January 16, 2018
Composing a Cinematic Experience: Music’s Starring Role in Film
Before experiencing the cinematic spectacular of this season's final Pulse this Friday, January 19, dive into the scenes featuring the iconic film music you'll hear live with NWS's resident movie-music guru, Eduardo Delgado!
Beginning in the late 1800s, when silent films captivated audiences around the globe, arguably the most important character in any film was its live musicians, as they architecturally conceivied a sonic palate to accompany each cinematic experience, setting an emotional compass for the film. The role of music in a film is paramount. Through style, musical idiom and harmonic language, music becomes the heart of any movie and infuses life in every frame.
Film scores ensure there’s no expiration date to one’s movie-going experience. Long after the credits have ended, the soundtrack provides countless opportunities to be transported back into a world dreamed up by the most passionate and creative minds in the entertainment industry as you relive your favorite moments, characters and scenes for years to come. This is the true power of music in film.
Many of the following samples are of musical scores you will hear live at Pulse: Late Night at the Movies this Friday, January 19 at 9:00 PM. Experiencing each of these samples with and without music will illustrate the influence and magnitude of the film’s score and how the director wants you to feel about characters and situations within the movie.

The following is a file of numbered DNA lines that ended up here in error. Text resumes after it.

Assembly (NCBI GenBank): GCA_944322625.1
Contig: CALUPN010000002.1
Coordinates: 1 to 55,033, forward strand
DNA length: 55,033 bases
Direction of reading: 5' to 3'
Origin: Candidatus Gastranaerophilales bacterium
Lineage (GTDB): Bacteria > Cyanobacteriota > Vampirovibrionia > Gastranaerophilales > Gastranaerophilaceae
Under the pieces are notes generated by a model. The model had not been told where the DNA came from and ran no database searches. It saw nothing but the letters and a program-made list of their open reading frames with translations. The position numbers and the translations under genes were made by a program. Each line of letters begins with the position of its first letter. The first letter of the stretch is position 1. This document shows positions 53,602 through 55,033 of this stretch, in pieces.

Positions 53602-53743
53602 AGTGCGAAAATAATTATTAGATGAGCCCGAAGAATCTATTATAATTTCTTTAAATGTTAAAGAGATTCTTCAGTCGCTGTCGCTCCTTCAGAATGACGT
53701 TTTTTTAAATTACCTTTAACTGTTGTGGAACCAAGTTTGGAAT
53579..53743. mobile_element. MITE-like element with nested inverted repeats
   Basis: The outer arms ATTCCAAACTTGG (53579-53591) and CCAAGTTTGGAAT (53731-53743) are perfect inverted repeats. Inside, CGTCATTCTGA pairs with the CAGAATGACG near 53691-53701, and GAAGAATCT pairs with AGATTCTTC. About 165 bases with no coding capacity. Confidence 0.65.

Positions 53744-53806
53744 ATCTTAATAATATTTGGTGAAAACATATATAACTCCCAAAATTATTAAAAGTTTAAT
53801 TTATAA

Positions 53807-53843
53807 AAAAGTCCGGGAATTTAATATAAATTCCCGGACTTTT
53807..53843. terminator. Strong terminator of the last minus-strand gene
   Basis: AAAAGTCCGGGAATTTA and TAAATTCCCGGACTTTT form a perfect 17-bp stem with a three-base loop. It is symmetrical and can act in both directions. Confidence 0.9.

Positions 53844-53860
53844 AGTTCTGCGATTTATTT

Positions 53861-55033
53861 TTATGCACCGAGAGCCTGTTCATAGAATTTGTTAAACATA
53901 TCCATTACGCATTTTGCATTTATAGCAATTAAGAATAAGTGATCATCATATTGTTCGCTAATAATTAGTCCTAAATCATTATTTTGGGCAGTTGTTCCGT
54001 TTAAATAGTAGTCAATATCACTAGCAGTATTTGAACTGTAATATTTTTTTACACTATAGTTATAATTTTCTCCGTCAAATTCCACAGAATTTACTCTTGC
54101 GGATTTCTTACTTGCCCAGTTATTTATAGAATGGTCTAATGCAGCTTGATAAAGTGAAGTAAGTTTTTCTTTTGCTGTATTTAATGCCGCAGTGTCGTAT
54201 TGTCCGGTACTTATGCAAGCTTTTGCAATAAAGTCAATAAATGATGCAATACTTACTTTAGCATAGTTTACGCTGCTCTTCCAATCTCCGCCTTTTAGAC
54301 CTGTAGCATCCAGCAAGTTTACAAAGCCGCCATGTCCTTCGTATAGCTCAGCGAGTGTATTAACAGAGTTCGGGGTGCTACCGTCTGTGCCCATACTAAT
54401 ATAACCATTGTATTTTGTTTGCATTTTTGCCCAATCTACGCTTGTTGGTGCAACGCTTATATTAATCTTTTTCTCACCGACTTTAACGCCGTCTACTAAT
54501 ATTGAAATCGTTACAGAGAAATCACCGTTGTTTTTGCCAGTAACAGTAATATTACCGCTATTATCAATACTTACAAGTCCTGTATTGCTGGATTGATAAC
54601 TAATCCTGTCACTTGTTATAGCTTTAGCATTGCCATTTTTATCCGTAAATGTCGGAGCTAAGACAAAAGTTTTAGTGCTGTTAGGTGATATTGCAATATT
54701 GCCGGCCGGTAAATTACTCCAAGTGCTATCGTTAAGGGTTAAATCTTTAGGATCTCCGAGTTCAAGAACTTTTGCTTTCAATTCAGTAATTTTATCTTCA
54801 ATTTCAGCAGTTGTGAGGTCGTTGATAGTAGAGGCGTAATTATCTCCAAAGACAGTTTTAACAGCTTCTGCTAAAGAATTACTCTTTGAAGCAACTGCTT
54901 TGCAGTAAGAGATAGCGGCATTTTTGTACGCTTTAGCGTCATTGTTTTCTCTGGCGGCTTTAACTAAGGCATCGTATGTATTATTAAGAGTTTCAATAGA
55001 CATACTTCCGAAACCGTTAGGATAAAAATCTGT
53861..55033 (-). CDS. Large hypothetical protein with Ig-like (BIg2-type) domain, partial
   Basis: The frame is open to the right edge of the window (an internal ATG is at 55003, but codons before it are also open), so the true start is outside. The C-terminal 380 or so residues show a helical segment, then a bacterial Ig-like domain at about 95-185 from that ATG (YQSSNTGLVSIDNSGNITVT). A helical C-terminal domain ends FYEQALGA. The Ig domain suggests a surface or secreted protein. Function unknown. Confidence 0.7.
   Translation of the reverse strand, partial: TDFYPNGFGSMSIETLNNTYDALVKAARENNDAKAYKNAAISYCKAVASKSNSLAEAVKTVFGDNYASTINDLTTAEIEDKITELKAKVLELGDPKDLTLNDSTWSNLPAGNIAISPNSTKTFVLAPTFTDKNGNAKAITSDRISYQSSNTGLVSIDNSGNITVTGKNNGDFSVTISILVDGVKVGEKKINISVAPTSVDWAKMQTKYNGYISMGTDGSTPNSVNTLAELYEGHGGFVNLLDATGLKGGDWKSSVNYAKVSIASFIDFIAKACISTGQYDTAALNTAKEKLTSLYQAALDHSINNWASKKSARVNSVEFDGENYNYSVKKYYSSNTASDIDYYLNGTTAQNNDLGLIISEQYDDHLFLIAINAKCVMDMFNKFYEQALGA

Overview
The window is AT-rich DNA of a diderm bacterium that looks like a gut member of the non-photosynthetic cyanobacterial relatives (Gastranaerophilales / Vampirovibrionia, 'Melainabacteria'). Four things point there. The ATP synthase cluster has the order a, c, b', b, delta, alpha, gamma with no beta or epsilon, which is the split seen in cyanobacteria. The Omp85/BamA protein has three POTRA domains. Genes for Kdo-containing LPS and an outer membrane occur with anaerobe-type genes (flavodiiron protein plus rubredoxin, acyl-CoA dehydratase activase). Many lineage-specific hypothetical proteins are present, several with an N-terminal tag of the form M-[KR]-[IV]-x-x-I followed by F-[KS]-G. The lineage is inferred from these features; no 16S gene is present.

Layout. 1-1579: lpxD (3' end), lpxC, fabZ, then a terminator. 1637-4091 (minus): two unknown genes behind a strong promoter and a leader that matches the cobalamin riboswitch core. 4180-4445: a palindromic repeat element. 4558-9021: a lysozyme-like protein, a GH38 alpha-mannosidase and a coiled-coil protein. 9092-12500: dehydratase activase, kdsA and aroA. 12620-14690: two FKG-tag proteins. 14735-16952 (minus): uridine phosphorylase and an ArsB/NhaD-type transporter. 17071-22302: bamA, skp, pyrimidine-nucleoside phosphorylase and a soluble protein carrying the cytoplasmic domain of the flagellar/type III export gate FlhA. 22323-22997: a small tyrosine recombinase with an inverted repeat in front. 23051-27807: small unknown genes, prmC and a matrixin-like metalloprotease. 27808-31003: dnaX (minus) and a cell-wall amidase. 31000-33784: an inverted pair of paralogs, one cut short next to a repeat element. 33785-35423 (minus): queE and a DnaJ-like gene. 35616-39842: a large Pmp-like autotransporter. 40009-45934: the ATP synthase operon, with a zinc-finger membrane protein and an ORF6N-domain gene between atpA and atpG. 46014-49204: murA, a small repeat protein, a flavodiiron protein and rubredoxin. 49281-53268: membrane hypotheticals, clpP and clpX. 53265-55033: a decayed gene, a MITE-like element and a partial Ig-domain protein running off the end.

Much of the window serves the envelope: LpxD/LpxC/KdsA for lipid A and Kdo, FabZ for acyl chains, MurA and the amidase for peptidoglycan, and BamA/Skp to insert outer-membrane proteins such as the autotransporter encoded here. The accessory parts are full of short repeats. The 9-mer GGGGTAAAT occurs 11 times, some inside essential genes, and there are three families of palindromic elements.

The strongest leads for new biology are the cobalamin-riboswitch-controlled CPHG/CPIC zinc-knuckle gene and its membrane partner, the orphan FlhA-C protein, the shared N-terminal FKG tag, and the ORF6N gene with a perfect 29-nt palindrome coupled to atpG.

Main titles set the tone for the film and the emotions the composer wants the audience to feel at the onset of the screening. I invite you to mute and un-mute this first sample, 2001: A Space Odyssey (1968). Its opening is set to Richard Strauss’ Also sprach Zarathustra and defines the weight and emotion of the opening scene. (In fact, nearly half of the film’s music appears before the first line of dialogue ever takes place!)
2001: A Space Odyssey (1968)
Scenes are a snapshot of emotion often shared by characters within a film. The role of music in each of the following scenes help to showcase certain emotions dictated by the director. Whether it’s the budding romance between Peter Peters (“Petrov”) and Linda Keene in Shall We Dance (1937) or Dominick Cobb (“Dom”) working to extract vital information through a shared dream world in Inception (2010), music offers invaluable emotional cues and provides a sense of place.
Shall We Dance (1937); Promenade, Music by George Gershwin
Inception (2010); Dream is Collapsing, Music by Hans Zimmer
Here are two of my favorite examples of scenes set without music. Feelings of emptiness, awkwardness, and loss of awe-inspiring moments have taken place in these two otherwise very powerful scenes. (I dare you to hold your laugh in at Chewbacca’s voice!)
Sample without music (Fan Made):
Star Wars (1977); Throne Room, Music by John Williams
Sample without music:
Jurassic Park (1993); Journey to the Island, Music by John Williams
These are just a few of the many examples that show the influence of music and how it's helped define many of the most beloved characters in cinema. Our upcoming Pulse: Late Night at the Movies will be an evening of storytelling through music, and a unique opportunity to relive and re-imagine feature films that have helped shape lives, both past and present.